positions named as a result of the
resignation of Dr. Robert Maier
from his post of vice chancellor for
academic affairs. Dr. Eugene Ryan,
who was chairman of the
philosophy department, is now dean
of the College of Arts and Sciences.
Volpe, the current acting vice
chancellor, had previously been the
dean.
Smith, 39, has been a member of
the ECU faculty since 1969. He is a
native of Grove City, Penn and
received his bachelors degree in
philosophy in 1966 from Penn
State. He went on to get his masters
in 1967 from Penn State and his
doctorate from Tulane University in
1969.
Smith, an active member ot the
faculty senate, was recommended
for the job by outgoing chairman
Ryan. He has been published in
various scholarly journals and is a
member of a number of profes-
sional societies.
Smith was out of town on Mon-
day and unavailable for comment.
Vice Chancellor Volpe said he
thought Smith was an excellent
choice and called him a "class A in-
dividual
Smith, who teaches the class
"Philosophy of medicine started
the new job on Monday.

laagi.
� �� �
-�'Yr
p





&z iEaat (Eartfltttian
Serving the East Carolina campus community since 1925
Vol.57 No.3
Tuesday, January 25, 1983
Greenville, N.C.
10 Pages
Circulation 10,000
Board Selects Hardee To Be
New Student Union President
Guess Why They "re In A Rush
Photo By CINDY WALL
l'hese eager young men rushed over lo the kappa Sigma fraternity house last week during Rush when they heard
about The Original Las Vegas Play Boy Bunny Night, complete with real "bunnies There mamas didn't raise
am fools.
By PATRICK O'NEILL
Staff Writer
Members of the Student Union
Board of directors selected ECU
sophomore Regina Hardee to be
1983-1984 Student Union president.
Hardee, currently a general college
student, will replace the current Stu-
dent Union president Joe Lewis on
April 15 when his 1982-1983 term
expires.
Hardee said she was both excited
and honored to be chosen for the
post. She was picked for the posi-
tion out of a group of three who had
applied for it earlier this month.
Hardee will be the only paid student
employee in the Student Union. She
will receive approximately $200 a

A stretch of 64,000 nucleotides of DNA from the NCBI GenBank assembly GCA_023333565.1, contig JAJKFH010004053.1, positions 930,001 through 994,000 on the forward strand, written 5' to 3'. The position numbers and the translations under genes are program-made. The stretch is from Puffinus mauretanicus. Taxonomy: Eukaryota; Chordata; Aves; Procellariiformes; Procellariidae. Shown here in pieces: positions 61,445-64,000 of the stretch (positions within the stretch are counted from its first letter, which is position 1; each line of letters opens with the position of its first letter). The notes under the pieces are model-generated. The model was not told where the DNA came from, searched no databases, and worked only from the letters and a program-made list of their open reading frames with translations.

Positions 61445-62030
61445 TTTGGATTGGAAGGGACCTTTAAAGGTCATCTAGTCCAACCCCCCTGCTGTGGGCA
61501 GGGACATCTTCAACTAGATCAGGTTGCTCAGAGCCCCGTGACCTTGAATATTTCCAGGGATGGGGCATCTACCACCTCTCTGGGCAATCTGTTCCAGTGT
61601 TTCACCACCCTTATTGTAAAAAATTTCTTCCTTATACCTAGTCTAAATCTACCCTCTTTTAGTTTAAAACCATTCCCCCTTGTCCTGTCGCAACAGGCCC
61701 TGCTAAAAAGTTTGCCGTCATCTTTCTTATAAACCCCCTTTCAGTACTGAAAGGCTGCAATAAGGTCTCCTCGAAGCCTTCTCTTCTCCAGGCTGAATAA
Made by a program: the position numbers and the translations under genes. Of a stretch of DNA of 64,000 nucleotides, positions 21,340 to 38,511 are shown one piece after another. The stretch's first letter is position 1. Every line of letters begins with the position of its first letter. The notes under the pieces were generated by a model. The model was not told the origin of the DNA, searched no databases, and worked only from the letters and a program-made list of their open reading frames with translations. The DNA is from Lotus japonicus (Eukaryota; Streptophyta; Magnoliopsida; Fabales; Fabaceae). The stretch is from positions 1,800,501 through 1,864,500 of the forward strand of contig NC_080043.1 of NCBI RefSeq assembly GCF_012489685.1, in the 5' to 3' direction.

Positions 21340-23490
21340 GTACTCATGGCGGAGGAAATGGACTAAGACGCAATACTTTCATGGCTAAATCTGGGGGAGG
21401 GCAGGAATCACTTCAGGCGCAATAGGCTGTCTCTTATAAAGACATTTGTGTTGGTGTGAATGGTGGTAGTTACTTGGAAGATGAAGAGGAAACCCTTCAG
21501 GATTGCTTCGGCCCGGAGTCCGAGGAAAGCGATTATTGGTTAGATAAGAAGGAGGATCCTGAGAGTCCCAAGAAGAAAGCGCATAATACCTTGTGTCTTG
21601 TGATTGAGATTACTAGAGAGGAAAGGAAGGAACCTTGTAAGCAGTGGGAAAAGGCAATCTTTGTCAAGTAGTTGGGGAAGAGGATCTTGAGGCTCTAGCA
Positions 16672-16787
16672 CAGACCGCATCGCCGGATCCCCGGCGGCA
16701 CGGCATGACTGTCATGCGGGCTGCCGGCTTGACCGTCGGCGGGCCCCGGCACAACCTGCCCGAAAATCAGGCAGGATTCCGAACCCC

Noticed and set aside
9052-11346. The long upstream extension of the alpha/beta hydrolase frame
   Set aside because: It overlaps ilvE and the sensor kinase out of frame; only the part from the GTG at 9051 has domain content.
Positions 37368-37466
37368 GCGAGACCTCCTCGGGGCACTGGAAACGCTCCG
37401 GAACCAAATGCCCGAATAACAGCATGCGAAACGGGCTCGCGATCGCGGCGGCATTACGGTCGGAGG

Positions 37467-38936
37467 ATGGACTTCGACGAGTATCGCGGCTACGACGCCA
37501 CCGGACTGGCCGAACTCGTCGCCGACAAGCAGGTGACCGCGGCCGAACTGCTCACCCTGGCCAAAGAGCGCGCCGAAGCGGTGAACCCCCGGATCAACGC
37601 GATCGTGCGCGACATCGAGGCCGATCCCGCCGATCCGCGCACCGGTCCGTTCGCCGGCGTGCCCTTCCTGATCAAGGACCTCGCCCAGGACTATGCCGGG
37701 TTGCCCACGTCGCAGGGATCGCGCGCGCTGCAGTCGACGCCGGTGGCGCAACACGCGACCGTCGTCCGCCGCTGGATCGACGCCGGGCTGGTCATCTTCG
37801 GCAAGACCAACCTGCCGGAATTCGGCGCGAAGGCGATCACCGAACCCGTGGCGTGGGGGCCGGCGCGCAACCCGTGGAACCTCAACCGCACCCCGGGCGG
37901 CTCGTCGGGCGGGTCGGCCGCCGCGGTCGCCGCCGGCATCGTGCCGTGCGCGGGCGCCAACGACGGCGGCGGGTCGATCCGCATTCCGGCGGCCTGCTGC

month.
Reaction to Hardee's selection
was favorable and optimistic. "I
Security 'Breaks Up Two Student Fights
By GREG RIDEOUT
New hdilor
Fights at Mendenhall Student
(enter and the Afro-American
Cultural Center kept campus securi-
ty busy during the weekend.
The first altercation broke out
just before the showing of the late
feature. Texas Chainsaw Massacre
at Hendnx theatre. According to
student night manager Howard
ilkerson. two students, Lawrence
V Bryant and Thomas M. Peirsal,
both 19, were attempting to save
seats in the crowded theatre. Then,
police records show, Paul Thomas
and Gregory Thomas tried to sit in
the seatv
Then according to James B.
Mallory, associate dean ot
judiciary, either Paul Thomas or
Gregory Thomas tripped and fell in-
to Bryant and Peirsal and the fight
started. Mallory said the students
were under the influence ot
alchohol.
The fight ended when two ushers
arrived and subdued the par-
ticipants. Student manager Wilker-
son said 'hat he then instructed
another worker. Tracy Owens to
call campus security. The students
were then questioned by public safe-
ty officer Johnny Burns and the
records were turned over to Mallory
Monday morning
Mallory said no charges were fil-
ed. The incident will be turned over
to the honor board for investiga-
tion.
The other fight occurred early
Sunday morning during a party at
the cultural center given by Omega
Psi Phi fraternity. According to
Detective Lt. Gene McAbee of cam-
pus security, an altercation between
Sheridan Barnes and Dwight
Richardson resulted in the arrest of
Richardson for simple assault. The
case will be heard in Greenville
District Court.
In an unrelated incident, a stu-
dent foiled the attempted larceny of
two speakers from his dorm room
when he was awakened by the in-
truder.
Stephen Walston of Slay Dorm
found Paul Douglas Sigmon, 20, in
his room Sunday morning at 7 in the
process of stealing one of his
speakers. Sigmon had allegedly
stolen the key to the room earlier.
When Walston got out of bed a
chase ensued, during which time the
speaker was dropped and damaged.
A second speaker of Walston's
was found in Sigmon's room in Slay
dorm. Both speakers, valued at
$105, were recovered. The case will
be heard in district court.
think she'll be a good president
Lewis said. He noted that Hardee,
who was chairperson of the
1982-1983 Student Homecoming
Committee, had much experience
and would be competent in the posi-
tion. "She knows a lot about the
Student Union
Besides heading the homecoming
committee, Hardee has worked with
the Student Union on the special
events and entertainment commit-
tees while maintaining grades high
enough to put her in an honors pro-
gram. She is also a member of Phi
Eta Sigma honor fraternity.
"I am delighted to have the op-
portunity to work in 1983-1984 with
Regina Hardee said Associate